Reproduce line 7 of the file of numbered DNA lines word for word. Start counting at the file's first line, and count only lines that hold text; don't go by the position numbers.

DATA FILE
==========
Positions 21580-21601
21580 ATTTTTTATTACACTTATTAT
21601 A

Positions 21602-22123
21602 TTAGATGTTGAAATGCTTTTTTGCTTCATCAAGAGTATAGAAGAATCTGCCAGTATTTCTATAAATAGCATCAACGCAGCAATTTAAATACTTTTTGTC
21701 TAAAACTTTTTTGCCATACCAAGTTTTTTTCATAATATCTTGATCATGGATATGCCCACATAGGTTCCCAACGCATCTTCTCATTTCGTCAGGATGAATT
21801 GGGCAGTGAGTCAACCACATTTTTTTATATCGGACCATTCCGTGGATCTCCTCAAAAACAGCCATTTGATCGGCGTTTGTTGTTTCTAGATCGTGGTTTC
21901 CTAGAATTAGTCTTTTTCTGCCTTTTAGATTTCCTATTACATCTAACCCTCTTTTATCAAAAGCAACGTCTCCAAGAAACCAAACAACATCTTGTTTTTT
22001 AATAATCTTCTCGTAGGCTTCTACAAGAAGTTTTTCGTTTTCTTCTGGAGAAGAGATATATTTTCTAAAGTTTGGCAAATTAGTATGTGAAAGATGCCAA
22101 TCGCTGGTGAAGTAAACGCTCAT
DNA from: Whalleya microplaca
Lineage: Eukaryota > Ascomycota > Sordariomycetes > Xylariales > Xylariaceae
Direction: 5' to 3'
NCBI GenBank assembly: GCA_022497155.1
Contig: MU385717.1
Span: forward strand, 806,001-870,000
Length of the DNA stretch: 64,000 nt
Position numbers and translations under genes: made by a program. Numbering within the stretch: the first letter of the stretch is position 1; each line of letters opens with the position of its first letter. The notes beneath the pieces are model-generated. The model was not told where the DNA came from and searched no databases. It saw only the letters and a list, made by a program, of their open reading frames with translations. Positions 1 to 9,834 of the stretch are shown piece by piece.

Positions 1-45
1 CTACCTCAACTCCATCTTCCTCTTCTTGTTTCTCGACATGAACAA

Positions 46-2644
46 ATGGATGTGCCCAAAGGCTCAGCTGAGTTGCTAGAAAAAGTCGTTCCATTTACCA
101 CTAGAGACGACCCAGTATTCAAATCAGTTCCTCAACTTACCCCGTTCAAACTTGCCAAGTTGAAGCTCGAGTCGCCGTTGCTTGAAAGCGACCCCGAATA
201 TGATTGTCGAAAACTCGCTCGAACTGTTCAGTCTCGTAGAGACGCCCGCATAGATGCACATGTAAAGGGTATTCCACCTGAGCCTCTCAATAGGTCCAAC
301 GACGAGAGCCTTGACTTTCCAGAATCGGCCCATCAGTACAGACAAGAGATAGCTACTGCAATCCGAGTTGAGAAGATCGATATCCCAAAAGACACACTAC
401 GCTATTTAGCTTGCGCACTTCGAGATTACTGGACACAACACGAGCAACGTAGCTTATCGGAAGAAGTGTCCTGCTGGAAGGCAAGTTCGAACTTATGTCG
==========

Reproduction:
21801 GGGCAGTGAGTCAACCACATTTTTTTATATCGGACCATTCCGTGGATCTCCTCAAAAACAGCCATTTGATCGGCGTTTGTTGTTTCTAGATCGTGGTTTC